Walt Whitman: Poems
The Universe According to Whitman: Unity through Disjunction
Walt Whitman’s poetry contains many basic elements that come together to characterize his own stance in 19th century social and political thought. An analysis of Whitman’s “Song of Myself” and “I Sing the Body Electric” specifically highlight Whitman’s concern with the human body. Through these poems, the human body is continually glorified and eroticized by Whitman. However, Whitman’s focus on the body runs deeper than a physical infatuation, as these poems also establish the body’s connection to one’s soul. Another major characteristic in Whitman’s concern with the human body in these poems is his ability to universalize the human image, bringing the reader and poet into a single entity. This paper seeks to demonstrate how Whitman’s union of these highly connective representations of the human body allow readers a circuit to understanding Whitman’s own response to the social and political separatism that characterized 19th century thought. Writing in an era of radical inequality, Whitman’s characterization of the body in these poems serves to promote a larger message of social and racial equality in a time period that worked to largely suppress both.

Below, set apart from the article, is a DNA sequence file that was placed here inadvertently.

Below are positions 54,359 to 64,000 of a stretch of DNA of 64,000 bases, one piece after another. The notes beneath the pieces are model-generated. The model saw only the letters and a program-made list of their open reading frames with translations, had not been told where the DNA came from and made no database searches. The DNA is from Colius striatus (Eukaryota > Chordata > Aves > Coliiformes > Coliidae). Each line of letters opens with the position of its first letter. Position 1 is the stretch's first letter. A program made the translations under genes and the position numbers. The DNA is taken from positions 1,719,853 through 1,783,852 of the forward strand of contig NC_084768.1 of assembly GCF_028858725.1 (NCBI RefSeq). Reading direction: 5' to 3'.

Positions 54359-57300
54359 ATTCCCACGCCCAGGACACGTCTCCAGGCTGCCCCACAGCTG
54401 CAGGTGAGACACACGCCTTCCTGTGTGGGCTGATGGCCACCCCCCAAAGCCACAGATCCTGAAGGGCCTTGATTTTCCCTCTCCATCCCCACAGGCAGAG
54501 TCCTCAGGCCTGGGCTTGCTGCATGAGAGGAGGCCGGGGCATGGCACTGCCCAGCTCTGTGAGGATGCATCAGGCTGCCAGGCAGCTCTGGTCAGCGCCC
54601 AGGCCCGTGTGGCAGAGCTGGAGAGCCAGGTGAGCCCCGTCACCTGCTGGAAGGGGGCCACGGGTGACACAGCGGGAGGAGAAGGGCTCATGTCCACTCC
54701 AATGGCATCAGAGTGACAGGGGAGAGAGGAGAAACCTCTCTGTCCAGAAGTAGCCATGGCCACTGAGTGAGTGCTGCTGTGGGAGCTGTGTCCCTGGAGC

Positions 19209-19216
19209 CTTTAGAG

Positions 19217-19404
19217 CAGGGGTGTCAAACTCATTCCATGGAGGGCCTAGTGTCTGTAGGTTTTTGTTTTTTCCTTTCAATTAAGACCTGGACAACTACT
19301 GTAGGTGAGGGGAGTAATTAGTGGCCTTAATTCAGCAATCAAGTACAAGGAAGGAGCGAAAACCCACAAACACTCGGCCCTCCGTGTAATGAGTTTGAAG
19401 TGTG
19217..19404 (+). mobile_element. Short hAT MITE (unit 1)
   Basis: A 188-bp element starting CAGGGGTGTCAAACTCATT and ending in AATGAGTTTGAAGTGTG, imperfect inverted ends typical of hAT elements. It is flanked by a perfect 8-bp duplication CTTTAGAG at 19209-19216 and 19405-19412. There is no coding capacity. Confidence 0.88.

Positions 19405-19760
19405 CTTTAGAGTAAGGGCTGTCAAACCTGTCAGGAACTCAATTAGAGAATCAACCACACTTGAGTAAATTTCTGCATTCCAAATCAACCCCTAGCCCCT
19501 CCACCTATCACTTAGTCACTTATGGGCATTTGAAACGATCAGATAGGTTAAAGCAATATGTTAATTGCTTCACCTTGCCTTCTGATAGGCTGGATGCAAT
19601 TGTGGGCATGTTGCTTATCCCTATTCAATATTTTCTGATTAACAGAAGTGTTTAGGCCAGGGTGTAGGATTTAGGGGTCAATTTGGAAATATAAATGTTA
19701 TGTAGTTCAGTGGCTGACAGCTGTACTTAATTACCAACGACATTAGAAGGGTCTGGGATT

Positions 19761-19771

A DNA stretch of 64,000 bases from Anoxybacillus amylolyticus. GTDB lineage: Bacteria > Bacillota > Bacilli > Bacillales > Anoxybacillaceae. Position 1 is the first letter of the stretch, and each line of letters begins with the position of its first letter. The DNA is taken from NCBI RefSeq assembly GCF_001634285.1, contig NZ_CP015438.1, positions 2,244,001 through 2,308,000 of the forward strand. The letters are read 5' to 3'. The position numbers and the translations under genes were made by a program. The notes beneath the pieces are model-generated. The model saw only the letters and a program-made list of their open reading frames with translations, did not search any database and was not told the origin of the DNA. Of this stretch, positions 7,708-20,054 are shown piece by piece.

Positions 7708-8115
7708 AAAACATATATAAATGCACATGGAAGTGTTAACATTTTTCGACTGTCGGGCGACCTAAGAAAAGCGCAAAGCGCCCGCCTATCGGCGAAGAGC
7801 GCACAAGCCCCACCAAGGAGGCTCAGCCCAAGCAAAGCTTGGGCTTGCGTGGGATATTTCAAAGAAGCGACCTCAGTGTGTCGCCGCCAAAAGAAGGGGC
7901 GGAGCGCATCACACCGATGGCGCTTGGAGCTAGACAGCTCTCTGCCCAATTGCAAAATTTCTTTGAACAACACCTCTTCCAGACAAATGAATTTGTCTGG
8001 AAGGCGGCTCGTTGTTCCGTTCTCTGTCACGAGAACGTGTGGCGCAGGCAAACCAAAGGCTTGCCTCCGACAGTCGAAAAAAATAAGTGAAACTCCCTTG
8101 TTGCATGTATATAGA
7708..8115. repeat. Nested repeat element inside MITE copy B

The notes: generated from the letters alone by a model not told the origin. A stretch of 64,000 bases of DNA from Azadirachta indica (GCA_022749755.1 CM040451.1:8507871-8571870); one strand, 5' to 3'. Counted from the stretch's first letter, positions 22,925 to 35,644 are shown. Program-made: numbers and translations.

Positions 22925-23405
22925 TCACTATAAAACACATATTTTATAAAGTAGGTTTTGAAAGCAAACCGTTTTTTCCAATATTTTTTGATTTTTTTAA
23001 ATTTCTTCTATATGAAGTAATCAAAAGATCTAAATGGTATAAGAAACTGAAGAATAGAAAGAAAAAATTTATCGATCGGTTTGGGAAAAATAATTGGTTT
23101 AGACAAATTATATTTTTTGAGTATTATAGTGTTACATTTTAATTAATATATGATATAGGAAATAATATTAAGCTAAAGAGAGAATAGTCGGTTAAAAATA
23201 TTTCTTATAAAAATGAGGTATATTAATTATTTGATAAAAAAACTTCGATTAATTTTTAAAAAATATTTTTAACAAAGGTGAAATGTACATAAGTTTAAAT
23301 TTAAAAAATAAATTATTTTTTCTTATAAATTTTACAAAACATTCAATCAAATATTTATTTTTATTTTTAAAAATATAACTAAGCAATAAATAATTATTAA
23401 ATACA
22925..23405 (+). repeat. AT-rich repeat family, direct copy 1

Upon initial analysis of Whitman’s focus on the human body in “Song of...
Join Now to View Premium Content
GradeSaver provides access to 972 study guide PDFs and quizzes, 7755 literature essays, 2169 sample college application essays, 323 lesson plans, and ad-free surfing in this premium content, “Members Only” section of the site! Membership includes a 10% discount on all editing orders.
Already a member? Log in